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Adrian Wilson

Editor's Viewpoint

30th April 2020, United Kingdom

Exciting new approach to low-cost composites disassembly

Only small quantities of expandable graphite (widely used for fire protection) or thermal expandable microspheres need to be added to the adhesives which are routinely used to bond composite parts. Image: NCC.

Only small quantities of expandable graphite (widely used for fire protection) or thermal expandable microspheres need to be added to the adhesives which are routinely used to bond composite parts. Image: NCC.

A new technology developed in the UK allows composite structures to be separated or disbonded quickly and cheaply using a simple heat source.

By making it easy to work with, repair and disassemble composite parts, the joint development between the National Composites Centre (NCC) in Bristol and Oxford Brookes University could have a transformational impact on the design, use and end-of life recycling of wide range of products, including cars, aircraft and wind turbines.

Researchers at Oxford Brookes have demonstrated that by adding low-cost additives to off-the-shelf structural adhesives, composite parts could be separated in as little as six seconds by raising the temperature of the joint to approximately 160°C. The NCC has now proved that the new approach works at an industrial scale, as part of the UK’s Technology Pull-Through Programme, designed to transition new ideas from the lab to the marketplace.

Only small quantities of expandable graphite (widely used for fire protection) or thermal expandable microspheres need to be added to the adhesives which are routinely used to bond composite parts.

The additives have minimal impact on the performance of components in normal operation, but when heated to the required temperature, exert a force causing components to ‘pop apart’. This means that, in the near future, composite components could be easily repositioned and reused during manufacturing – reducing waste and allowing repairs in operation, as well as more efficient recycling at the end of life.

“This is a really exciting development, especially with sustainability being an increasingly significant challenge for the industry,” said Lucy Eggleston, Research Engineer at the NCC. “Historically, when a part is damaged or reaches the end of its life, it would be classed as waste and discarded. With this technology, we can take these structures apart to be repaired, reconfigured, or used in different ways. This could increase available end of life strategies for components, ultimately reducing their impact on the environment.”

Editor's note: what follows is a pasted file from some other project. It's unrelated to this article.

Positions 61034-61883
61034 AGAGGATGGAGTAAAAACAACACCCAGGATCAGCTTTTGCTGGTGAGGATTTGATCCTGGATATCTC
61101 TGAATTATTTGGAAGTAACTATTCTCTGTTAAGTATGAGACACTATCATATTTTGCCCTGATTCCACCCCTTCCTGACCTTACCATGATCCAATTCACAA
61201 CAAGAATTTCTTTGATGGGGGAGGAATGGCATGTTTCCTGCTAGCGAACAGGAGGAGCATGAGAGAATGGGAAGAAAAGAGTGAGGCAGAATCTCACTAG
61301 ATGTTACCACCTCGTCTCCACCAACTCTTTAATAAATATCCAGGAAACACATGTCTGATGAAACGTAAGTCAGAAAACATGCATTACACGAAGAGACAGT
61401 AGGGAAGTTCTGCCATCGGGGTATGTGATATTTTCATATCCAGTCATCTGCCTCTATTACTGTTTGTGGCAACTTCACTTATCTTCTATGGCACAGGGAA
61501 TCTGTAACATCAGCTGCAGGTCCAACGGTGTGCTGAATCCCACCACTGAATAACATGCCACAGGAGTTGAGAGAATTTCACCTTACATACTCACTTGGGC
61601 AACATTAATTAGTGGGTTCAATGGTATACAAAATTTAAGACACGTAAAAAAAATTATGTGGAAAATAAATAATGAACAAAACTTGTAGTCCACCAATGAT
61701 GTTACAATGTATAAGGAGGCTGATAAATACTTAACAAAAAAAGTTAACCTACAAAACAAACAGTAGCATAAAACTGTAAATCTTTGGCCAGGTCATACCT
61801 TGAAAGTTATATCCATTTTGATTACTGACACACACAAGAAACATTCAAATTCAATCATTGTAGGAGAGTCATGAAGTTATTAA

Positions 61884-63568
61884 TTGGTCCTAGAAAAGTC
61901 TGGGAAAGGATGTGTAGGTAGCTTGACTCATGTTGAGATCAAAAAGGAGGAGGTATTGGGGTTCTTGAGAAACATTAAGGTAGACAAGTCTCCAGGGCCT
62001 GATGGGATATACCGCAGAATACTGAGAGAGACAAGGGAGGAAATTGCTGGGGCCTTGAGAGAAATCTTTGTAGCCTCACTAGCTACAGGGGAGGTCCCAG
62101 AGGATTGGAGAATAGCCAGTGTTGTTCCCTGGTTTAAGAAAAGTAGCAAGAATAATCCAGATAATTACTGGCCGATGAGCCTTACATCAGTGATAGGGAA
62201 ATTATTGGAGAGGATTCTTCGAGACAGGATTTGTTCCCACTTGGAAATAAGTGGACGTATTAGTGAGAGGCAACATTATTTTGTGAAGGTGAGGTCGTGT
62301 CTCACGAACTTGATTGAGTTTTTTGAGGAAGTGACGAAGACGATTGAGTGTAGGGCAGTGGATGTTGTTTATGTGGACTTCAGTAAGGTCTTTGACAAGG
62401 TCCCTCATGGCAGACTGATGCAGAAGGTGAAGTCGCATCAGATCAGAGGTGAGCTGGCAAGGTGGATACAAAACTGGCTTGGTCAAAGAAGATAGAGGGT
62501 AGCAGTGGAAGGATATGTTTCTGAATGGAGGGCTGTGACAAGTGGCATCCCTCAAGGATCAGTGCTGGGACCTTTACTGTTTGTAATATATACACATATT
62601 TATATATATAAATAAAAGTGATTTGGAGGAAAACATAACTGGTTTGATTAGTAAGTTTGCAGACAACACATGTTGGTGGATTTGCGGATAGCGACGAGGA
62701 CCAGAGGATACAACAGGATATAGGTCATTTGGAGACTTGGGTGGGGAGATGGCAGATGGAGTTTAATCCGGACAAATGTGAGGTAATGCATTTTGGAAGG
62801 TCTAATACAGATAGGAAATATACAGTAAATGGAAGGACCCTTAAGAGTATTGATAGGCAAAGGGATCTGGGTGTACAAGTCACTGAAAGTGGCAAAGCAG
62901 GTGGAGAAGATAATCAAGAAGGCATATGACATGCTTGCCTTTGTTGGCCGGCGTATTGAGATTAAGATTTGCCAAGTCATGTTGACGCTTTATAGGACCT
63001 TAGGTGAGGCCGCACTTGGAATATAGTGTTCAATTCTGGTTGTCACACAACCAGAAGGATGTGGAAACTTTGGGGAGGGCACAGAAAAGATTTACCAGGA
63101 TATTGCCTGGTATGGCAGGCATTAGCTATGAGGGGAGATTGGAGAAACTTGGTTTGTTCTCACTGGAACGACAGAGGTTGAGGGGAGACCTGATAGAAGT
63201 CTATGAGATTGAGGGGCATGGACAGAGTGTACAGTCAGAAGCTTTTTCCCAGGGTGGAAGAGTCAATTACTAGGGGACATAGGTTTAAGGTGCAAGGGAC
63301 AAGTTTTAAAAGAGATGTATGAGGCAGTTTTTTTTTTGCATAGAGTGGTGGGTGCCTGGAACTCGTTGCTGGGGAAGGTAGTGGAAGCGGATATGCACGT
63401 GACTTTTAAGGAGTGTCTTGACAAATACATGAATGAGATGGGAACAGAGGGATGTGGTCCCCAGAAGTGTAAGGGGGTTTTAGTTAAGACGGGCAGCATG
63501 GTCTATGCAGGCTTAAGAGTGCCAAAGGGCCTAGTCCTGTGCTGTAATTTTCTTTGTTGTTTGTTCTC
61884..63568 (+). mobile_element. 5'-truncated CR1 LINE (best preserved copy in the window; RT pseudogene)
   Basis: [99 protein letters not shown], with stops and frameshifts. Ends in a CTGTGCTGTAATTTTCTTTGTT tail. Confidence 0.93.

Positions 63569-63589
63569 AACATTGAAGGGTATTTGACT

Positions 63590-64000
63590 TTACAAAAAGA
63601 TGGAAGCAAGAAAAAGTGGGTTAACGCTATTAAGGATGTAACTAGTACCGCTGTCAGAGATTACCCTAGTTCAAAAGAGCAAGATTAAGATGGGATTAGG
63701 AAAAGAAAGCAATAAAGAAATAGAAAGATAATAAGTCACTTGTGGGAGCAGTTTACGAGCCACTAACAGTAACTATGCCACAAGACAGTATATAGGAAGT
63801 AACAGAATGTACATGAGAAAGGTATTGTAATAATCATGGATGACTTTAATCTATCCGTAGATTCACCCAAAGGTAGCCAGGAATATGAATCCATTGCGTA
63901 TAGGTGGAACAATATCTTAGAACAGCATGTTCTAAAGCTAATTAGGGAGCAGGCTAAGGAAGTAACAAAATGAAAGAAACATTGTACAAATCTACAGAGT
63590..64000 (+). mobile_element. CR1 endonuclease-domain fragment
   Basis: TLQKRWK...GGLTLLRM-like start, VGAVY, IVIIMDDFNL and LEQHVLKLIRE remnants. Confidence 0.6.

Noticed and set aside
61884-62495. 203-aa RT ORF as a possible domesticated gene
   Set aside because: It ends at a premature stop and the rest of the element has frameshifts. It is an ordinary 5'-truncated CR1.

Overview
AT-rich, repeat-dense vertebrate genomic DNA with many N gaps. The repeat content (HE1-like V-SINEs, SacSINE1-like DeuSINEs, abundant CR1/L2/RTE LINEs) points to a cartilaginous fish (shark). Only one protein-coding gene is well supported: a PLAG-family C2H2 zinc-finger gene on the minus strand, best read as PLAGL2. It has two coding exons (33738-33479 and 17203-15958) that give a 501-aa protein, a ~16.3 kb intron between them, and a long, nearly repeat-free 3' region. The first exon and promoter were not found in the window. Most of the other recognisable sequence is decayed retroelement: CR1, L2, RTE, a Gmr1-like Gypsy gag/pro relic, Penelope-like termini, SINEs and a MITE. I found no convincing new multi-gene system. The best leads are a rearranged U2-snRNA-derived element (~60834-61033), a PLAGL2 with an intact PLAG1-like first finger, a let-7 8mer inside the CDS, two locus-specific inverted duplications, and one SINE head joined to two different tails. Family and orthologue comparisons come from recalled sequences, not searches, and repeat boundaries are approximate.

The automotive sector, for example, is looking to increase its use of composites and bonded (glued) parts in order to reduce vehicle weight. Vehicles also have to be 85% recyclable to comply with end-of-life directives. The new technology would allow mechanics to swap damaged parts using a simple heat gun. Recyclers could put whole cars through low-temperature ovens and watch them dissemble themselves in seconds.

Other sectors that could benefit include aerospace and renewables. Around 600 commercial aircraft are scrapped in a typical year, with more modern versions making extensive use of expensive carbon fibre – up to 50% of the weight of the vehicle in some instances. Despite the value of this material, the limitations of current recycling technologies make it uneconomic to recover.

The same is true for wind turbine blades, which are typically made up of glass-fibre skins with balsawood cores and metal or carbon-fibre spars. It is estimated that decommissioning the UK’s offshore turbine farms, when they reach the end of their operational life, could be as high as £3.64 billion, with up to 10,000 tonnes of turbine blades to be disposed of every year by 2035.

“We’ve been looking at ways to disbond structural adhesives for about ten years, and working with the NCC through the Technology Pull-Through programme has enabled us to prove the technology readiness of our research,” said Professor James Broughton, head of the Joining Technology Research Centre at Oxford Brookes University. “We can now work with industry to fully optimise the technology for specific applications and tailor it for them as required.”

https://www.nccuk.com

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